Should not a medicine (Remdesivir) that has shown lifesaving effect in certain cases of Covid-19 be made available to all those who need it without delay? Even if Big Pharma has a patent, there are provisions in the global trade treaties that allow governments to issue compulsory licenses to such a lifesaving drug, and keep people over profit. This is why medical experts are demanding governments to use compulsory licensing for generic production of such a drug to help save lives.
Compulsory licensing is one of the key public health and social justice safeguards that allows governments to use, produce, and import or export patented technologies in the public interest.
When confronted with intellectual property barriers that block access to affordable lifesaving treatments, governments of countries like Thailand, Brazil, India, South Africa, Malaysia among others, have used this mechanism of compulsory licensing in the past, to ensure lifesaving medicines reach the people who need it most (for HIV, hepatitis C, cancer, etc). Compulsory licensing enables local production or importation of generic medicines, multiple supply options, reduces price and increases access to lifesaving treatments for those most in need.
“Though Indian state of Maharashtra is registering high numbers of Covid-19 cases as of now, situation is equally bad in several states. Among the medicines that have shown to work in Covid-19 are steroids and Remdesivir. The patent owner of Remdesivir, Gilead, had given voluntary license to six Indian pharmaceuticals. Even then, there is an acute shortage of Remdesivir injections, possibly due to hoarding and racketeering, especially in Maharashtra. This will have cascading effects in rest of India. Its maximum retail price ranges between INR 2800-5400 (as per the company that produces it) whereas procurement rates at hospitals range between INR 600-1000. After we pointed out this discrepancy, the Maharashtra government has once again capped the price from INR 1000 to INR 1400 per injection. Each eligible patient needs six doses and required only for treating moderate or severe Covid cases” said Dr Ishwar Gilada, Secretary General of Organized Medicine Academic Guild (OMAG), an umbrella network of several professional medical experts’ associations in India.
OMAG has appealed to the Indian Prime Minister to put Remdesivir in Drug Price Control Order (DPCO), as is done for other life-saving medicines. This will help reduce the maximum retail price to affordable level and remove buffer margins and scope for black-marketing.
Another ask of OMAG is to grant a compulsory license under Section 84 of Indian Patents Act, 1970, to ramp-up Remdesivir production. It can bring-down procurement cost to below INR 500 per vial, to save millions of Indian Covid patients as also several more globally, who will benefit from made-in-India generic Remdesivir.
OMAG has also insisted on rationalizing use of Remedesivir with strict adherence to the guidelines, making multiple Remdesivir stores or Remdesivir Banks with strict sales control, and making racketeering of Remdesivir punishable under the Epidemic Act of India.
Dr Ishwar Gilada who is also the elected President of AIDS Society of India and Governing Council member of International AIDS Society (IAS), added that Remdesivir (GS-5734) was originally developed by Gilead Sciences in 2009, to treat Hepatitis C and respiratory syncytial virus (RSV), but failed. It was then repurposed and studied as a potential treatment for Ebola and Marburg virus infections. In collaborative study it was subsequently discovered that it had antiviral activity in vitro against multiple filoviruses, pneumoviruses, paramyxoviruses, and coronaviruses. It is now repurposed for use in Covid-19. Remdesivir was granted patent in India vide No. 7068/DELNP/2010 (IN275967) as Markush type claims that allow important innovations to be patented and No. 7404/DELNP/2010 (IN289041) as Molecule in 2010. A compulsory license can be issued against any drug with three year old patent and hence this demand from OMAG.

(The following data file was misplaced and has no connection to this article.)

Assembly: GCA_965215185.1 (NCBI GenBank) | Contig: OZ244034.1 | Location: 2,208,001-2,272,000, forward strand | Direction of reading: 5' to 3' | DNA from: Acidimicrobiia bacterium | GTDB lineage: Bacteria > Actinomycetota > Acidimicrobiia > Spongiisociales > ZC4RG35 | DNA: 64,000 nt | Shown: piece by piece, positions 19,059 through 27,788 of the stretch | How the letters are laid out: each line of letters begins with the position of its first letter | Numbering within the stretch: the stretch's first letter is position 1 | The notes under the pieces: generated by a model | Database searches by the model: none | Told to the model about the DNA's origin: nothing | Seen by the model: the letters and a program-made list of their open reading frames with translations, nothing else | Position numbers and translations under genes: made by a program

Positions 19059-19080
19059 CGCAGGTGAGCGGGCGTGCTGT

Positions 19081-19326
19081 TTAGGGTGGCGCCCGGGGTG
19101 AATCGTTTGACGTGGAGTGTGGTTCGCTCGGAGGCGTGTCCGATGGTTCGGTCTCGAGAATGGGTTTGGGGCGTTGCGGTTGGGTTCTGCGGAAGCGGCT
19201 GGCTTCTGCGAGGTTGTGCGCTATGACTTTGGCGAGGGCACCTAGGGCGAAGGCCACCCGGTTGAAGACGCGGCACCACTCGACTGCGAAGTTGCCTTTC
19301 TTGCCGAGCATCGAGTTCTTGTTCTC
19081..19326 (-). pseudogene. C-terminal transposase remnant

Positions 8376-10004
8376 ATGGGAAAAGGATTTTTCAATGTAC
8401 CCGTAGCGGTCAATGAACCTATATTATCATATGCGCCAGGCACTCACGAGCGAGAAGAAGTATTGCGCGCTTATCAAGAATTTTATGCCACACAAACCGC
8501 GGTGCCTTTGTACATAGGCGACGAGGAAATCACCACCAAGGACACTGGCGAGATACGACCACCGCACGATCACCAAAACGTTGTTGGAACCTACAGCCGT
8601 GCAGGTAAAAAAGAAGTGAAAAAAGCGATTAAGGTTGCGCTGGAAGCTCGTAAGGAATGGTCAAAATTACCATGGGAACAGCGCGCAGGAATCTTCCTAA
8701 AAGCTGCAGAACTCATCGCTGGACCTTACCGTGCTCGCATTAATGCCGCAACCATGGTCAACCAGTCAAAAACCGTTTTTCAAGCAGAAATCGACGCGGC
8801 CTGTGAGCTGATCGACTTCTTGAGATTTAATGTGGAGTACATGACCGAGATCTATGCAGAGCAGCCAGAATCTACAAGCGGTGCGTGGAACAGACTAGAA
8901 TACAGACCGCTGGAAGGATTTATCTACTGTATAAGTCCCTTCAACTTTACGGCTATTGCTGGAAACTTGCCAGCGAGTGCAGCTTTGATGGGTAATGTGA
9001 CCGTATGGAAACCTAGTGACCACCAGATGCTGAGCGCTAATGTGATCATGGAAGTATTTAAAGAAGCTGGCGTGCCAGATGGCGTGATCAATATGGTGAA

One of the lessons from the global public health emergency, is that profiteering from illness has to end. It is an essential cog-in-the-wheel of sustainable development where no-one-is-left-behind that all healthcare services reach every human being in a rights-based manner – and – not dependent on her or his capacity to pay.
Médecins Sans Frontières (MSF or Doctors Without Borders) had earlier stated that a compulsory license is a license for alternative production or importation of a generic version of a patented medicine which is granted by the government and does not require the consent of the patent-holder. The Doha Declaration on TRIPS Agreement and Public Health confirms that countries are free to determine the grounds of compulsory licenses. As we know, TRIPS is Trade-Related Aspects of Intellectual Property Rights, which is an international legal agreement between all the member nations of the World Trade Organization (WTO). Examples of different grounds for compulsory license include, for instance to remedy anti-competitive practices, failure to work or insufficient working of the patent, when the patented medicine is unaffordable or unavailable making it inaccessible to patients and when public health is at stake including but not limited to emergency/extreme urgency, epidemics and public non-commercial use.
Bobby Ramakant is a 2008 World Health Organization (WHO) Director General’s WNTD Awardee and part of CNS (Citizen News Service), Asha Parivar, and Socialist Party (India). Follow him on Twitter @bobbyramakant or read www.bit.ly/BobbyRamakant
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